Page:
Interconnected Solar is Healthy and Expanding

An Interactive Experience | Highlights from the 2019 Utility Solar Market Snapshot


The Smart Electric Power Alliance (SEPA) began surveying electric utilities annually in 2007 to track the capacity of interconnected solar power. The yearly survey and subsequent Snapshot reports provide critical insights into the U.S. solar market, with a particular focus on utility-scale development.  The 2019 Utility Solar Market Snapshot results are based on data reported from participating utilities.  The participating utilities represent slightly more than 108 million customer accounts, or approximately 74% of all customer accounts throughout the United States and 71% of all MWhs sold in 2018.

National Market

The national solar market is staying solid with the utility-supply market being the highlight for growth and new state markets emerging. 7.3 GWs of interconnected solar capacity was added, which marked a 20.1% increase in total capacity over 2017.

2018 Annual Solar Capacity (MW-AC)


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The U.S. solar market continued growing strong and notably expanded to new emerging state markets in 2018 including Florida, Washington, and Rhode Island.

2008-2018 Annual Solar Capacity Added By Sector (MW-AC)

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Nationally, the utility-supply solar market was the highlight with 15.1% growth.  Overall the market growth rate for residential and non-residential declined in 2018.

Industry Trends

Utilities are most interested in encouraging customer solar adoption through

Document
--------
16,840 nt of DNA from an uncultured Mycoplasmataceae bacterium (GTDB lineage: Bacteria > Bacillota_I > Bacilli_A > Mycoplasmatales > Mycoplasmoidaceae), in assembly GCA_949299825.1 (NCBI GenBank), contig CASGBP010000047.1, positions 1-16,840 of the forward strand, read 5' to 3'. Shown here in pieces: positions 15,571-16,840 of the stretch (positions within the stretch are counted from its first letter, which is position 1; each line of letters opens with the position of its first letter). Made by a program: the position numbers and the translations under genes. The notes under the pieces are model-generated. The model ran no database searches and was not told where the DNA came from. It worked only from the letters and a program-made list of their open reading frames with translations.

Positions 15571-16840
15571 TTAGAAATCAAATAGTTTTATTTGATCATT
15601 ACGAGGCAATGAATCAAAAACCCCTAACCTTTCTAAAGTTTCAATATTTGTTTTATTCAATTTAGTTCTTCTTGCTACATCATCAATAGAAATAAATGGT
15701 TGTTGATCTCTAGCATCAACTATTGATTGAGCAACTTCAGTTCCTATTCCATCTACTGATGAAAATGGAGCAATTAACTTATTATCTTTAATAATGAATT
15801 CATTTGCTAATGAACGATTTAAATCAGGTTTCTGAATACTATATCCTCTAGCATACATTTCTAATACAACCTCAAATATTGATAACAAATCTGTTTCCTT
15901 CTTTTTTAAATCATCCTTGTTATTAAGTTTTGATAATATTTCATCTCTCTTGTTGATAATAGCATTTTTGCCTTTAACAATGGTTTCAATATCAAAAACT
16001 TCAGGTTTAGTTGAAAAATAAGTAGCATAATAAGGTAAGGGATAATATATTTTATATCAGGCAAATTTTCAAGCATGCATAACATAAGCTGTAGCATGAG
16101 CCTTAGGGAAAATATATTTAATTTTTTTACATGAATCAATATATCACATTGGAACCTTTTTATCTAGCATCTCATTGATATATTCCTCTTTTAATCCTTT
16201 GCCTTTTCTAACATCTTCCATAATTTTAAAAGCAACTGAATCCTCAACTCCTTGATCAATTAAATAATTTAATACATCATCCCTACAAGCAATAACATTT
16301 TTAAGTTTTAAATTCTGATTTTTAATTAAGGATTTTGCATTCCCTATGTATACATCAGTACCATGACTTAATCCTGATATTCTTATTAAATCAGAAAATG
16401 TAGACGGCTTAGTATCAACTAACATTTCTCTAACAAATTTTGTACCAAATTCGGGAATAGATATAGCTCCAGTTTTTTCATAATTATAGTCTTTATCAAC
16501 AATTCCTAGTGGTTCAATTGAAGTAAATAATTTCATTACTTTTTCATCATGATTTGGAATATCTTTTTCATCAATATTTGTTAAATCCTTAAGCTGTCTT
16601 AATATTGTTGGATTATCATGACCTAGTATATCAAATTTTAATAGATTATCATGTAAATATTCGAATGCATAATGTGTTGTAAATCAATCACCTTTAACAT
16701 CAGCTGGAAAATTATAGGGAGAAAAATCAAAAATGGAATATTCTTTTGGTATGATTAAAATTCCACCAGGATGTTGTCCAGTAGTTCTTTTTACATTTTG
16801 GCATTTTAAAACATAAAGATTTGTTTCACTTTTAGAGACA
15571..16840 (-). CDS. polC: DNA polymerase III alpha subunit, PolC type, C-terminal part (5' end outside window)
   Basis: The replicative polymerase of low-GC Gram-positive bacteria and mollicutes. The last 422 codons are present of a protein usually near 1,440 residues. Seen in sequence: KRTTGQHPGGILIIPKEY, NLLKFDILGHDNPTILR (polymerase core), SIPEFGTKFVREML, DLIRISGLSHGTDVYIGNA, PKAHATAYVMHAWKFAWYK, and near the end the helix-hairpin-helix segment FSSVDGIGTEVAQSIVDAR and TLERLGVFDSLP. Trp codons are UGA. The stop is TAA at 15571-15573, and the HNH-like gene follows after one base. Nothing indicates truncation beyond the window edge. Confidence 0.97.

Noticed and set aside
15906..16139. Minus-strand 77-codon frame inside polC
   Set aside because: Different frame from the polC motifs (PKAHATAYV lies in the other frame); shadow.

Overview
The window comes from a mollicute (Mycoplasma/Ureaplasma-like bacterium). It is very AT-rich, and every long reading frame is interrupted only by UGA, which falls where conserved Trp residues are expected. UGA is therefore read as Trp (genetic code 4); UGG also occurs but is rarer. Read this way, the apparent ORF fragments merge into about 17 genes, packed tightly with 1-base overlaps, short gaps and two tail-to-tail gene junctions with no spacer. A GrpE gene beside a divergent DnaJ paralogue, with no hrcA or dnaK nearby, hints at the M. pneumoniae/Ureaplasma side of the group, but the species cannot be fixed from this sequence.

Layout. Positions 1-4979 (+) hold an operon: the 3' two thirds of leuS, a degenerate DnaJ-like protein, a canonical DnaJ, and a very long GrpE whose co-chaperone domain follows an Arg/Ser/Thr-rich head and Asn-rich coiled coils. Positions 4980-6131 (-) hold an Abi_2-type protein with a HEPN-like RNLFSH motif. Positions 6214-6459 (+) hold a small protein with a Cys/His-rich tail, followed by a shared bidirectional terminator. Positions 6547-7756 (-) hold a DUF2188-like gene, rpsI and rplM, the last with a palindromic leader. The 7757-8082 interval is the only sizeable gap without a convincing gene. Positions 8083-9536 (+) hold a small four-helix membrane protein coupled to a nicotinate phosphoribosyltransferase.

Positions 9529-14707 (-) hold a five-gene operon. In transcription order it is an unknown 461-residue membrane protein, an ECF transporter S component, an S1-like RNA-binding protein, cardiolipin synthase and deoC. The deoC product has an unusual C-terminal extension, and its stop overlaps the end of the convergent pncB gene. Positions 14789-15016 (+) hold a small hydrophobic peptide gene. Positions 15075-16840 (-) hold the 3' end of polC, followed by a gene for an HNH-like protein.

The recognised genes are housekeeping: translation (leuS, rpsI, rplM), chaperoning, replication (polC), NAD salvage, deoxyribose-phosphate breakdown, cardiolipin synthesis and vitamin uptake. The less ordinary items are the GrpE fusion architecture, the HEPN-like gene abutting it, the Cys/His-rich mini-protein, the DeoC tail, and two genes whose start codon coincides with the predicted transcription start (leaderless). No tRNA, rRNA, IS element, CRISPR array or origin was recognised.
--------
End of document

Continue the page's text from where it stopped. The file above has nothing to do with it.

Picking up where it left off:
incentives, community solar, green tariffs and trusted energy advisor approaches.

State Community Solar Policies

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20 states and the District of Columbia have community solar policies in place and utilities have indicated a strong preference for utility-managed programs over third-party managed programs.

States Considering Changes to PURPA Implementation

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State level policies for solar compensation are evolving.  At least 18 states recently considered or are currently considering changes to Public Utility Regulatory Policies Act (PURPA) implementation rules.  Many of the changes under consideration relate to standard offer size limits and contract terms, legally enforceable obligations, and avoided cost methodologies.

Flexible Solar

Flexible solar will allow solar PV to become a dispatchable resource through advanced inverter functionality, smart contracts, and solar plus storage.

Smart Contracts and Programs

Potential Ancillary Services Created By Renewable Dispatchable Generation

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Utility power purchase contracts can be structured to make solar a flexible stand-alone grid resource while customer-sited solar can be incentivized through compensation mechanisms or utility customer programs.

Solar Plus Storage

2018 Utility Residential VS. Non-Residential Solar+Storage Trends


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One of the three ways of making solar flexible is to co-locate it with an inherently flexible resource such as energy storage.  The coupling of solar and storage is an ideal match. Utility residential and non-residential trends show the majority are at least interested in solar plus storage.


Advanced Inverter Functionality
2018 Utility Interest in Advanced Inverter Functionalities

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The use of advanced inverters offers the potential for solar to be used as a dynamic grid resource to provide direct benefits to the distribution grid and mitigate impacts from variable distributed generation.

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